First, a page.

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Richard P. Feynman
(11 May 1918 - 15 Feb 1988)

American theoretical physicist who was probably the most brilliant, influential, and iconoclastic figure in his field. His lifelong interest was in subatomic physics. In 1965, he shared the Nobel Prize in Physics for his work in quantum electrodynamics.

Science Quotes by Richard P. Feynman (40 quotes)

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'Conservation' (the conservation law) means this ... that there is a number, which you can calculate, at one moment—and as nature undergoes its multitude of changes, this number doesn't change. That is, if you calculate again, this quantity, it'll be the same as it was before. An example is the conservation of energy: there's a quantity that you can calculate according to a certain rule, and it comes out the same answer after, no matter what happens, happens.
— Richard P. Feynman
'The Great Conservation Principles', The Messenger Series of Lectures, No. 3, Cornell University, 1964. From transcript of BBC programme (11 Dec 1964).
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All things are made of atoms—little particles that move around in perpetual motion, attracting each other when they are a little distance apart, but repelling upon being squeezed into one another. In that one sentence ... there is an enormous amount of information about the world.
His suggestion that the most valuable information on scientific knowledge in a single sentence using the fewest words is to state the atomic hypothesis.
— Richard P. Feynman
Six Easy Pieces (1995), 4.
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As usual, nature's imagination far surpasses our own, as we have seen from the other theories which are subtle and deep.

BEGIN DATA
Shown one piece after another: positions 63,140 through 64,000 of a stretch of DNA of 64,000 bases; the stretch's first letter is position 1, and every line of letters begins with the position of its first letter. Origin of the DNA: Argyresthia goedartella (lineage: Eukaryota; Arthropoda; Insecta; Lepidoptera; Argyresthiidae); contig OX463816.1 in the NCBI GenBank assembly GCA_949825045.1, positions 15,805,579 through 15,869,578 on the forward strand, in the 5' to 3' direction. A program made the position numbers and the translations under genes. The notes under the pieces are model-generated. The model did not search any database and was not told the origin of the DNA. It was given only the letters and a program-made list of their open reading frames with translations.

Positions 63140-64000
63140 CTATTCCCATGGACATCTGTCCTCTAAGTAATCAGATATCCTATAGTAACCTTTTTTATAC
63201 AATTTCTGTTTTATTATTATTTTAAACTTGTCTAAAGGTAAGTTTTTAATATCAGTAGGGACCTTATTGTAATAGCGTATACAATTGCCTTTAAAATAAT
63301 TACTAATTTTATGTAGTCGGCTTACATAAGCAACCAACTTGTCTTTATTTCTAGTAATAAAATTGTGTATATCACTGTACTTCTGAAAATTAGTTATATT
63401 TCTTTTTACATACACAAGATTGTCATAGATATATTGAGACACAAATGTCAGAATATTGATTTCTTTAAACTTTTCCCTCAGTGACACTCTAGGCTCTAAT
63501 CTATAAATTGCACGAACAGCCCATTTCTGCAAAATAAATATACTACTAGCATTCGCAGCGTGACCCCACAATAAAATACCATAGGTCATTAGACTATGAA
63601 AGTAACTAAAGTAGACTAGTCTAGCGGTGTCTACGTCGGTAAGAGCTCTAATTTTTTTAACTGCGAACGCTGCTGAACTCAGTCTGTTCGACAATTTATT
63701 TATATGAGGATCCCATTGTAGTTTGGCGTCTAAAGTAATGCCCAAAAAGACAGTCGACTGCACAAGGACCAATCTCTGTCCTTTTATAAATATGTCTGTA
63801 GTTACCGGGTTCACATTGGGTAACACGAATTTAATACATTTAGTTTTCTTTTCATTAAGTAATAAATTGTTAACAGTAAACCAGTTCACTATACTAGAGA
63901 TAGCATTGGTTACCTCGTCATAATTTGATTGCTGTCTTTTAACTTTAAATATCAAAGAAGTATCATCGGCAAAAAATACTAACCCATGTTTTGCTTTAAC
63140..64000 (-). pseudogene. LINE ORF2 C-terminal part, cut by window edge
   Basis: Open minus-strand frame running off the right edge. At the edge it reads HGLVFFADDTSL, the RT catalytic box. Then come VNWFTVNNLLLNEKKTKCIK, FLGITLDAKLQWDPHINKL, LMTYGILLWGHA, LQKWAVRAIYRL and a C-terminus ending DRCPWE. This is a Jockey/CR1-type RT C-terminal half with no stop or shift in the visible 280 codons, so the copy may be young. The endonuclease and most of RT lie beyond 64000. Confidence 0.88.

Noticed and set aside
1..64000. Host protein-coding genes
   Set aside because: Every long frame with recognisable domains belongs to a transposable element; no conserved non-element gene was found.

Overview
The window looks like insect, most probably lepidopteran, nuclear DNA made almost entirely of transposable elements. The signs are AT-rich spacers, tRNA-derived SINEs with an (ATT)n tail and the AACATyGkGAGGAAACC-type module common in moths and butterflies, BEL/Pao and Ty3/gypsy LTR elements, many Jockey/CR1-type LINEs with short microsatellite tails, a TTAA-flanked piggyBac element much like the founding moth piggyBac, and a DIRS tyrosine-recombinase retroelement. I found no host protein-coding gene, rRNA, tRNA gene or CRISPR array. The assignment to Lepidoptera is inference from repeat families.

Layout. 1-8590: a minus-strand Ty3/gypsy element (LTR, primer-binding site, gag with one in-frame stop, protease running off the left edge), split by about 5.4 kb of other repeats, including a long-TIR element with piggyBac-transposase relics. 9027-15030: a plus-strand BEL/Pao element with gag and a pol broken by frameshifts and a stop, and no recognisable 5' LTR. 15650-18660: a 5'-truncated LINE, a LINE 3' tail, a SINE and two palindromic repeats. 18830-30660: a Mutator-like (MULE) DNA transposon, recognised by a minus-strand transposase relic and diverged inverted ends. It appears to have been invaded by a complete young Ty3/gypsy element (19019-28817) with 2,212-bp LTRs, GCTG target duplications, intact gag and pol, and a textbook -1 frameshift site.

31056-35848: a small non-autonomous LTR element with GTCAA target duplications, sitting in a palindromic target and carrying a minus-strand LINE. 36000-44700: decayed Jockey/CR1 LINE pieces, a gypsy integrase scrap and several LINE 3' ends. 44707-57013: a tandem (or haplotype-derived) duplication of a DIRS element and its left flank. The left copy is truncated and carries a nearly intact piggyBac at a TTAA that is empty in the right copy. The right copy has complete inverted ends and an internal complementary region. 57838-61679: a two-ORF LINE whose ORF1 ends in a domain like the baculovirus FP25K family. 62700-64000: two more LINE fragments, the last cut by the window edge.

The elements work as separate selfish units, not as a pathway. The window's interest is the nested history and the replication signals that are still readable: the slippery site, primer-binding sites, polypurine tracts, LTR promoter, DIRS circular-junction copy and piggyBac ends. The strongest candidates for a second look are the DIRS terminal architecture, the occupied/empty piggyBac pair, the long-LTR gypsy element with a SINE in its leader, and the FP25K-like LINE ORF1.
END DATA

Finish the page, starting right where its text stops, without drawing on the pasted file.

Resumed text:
— Richard P. Feynman
In The Character of Physical Law (1965), 162.
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But I don't have to know an answer. I don't feel frightened by not knowing things, by being lost in a mysterious universe within any purpose, which is the way it really is, so far as I can tell. It doesn't frighten me.
— Richard P. Feynman
In Richard Feynman and Jeffrey Robbins (ed.), The Pleasure of Finding Things Out: The Best Short Works of Richard Feynman (1999), 25, last sentence of Chap. 1. The chapter, with the same title as the book, is an edited transcript of an interview with Feynman made for the BBC television program Horizon (1981).
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But the real glory of science is that we can find a way of thinking such that the law is evident.
— Richard P. Feynman
The Feynman Lectures on Physics (1965), Vol. 1, 26-3. In Carver A. Mead, Collective Electrodynamics: Quantum Foundations of Electromagnetism (2002), 1.
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Einstein was a giant. His head was in the clouds, but his feet were on the ground. Those of us who are not so tall have to choose!
— Richard P. Feynman
Spoken at a seminar, as quoted by Carver A. Mead, Collective Electrodynamics: Quantum Foundations of Electromagnetism (2002), xix.
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Everything is made of atoms ... Everything that animals do, atoms do. ... There is nothing that living things do that cannot be understood from the point of view that they are made of atoms acting according to the laws of physics.
— Richard P. Feynman
In The Feynman Lectures (1963), 8.
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For a successful technology, reality must take precedence over public relations, for nature cannot be fooled.
Upon identifying the reason for the explosion of the space shuttle Challenger and his demonstration using immersion in iced water to show that O-rings grow brittle when cold.
— Richard P. Feynman
Concluding remark in Feynman's Appendix to the Rogers Commission Report on the Space Shuttle Challenger Accident. In (Jan 1987). In James B. Simpson, Simpson’s Contemporary Quotations (1988).
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For those who want some proof that physicists are human, the proof is in the idiocy of all the different units which they use for measuring energy.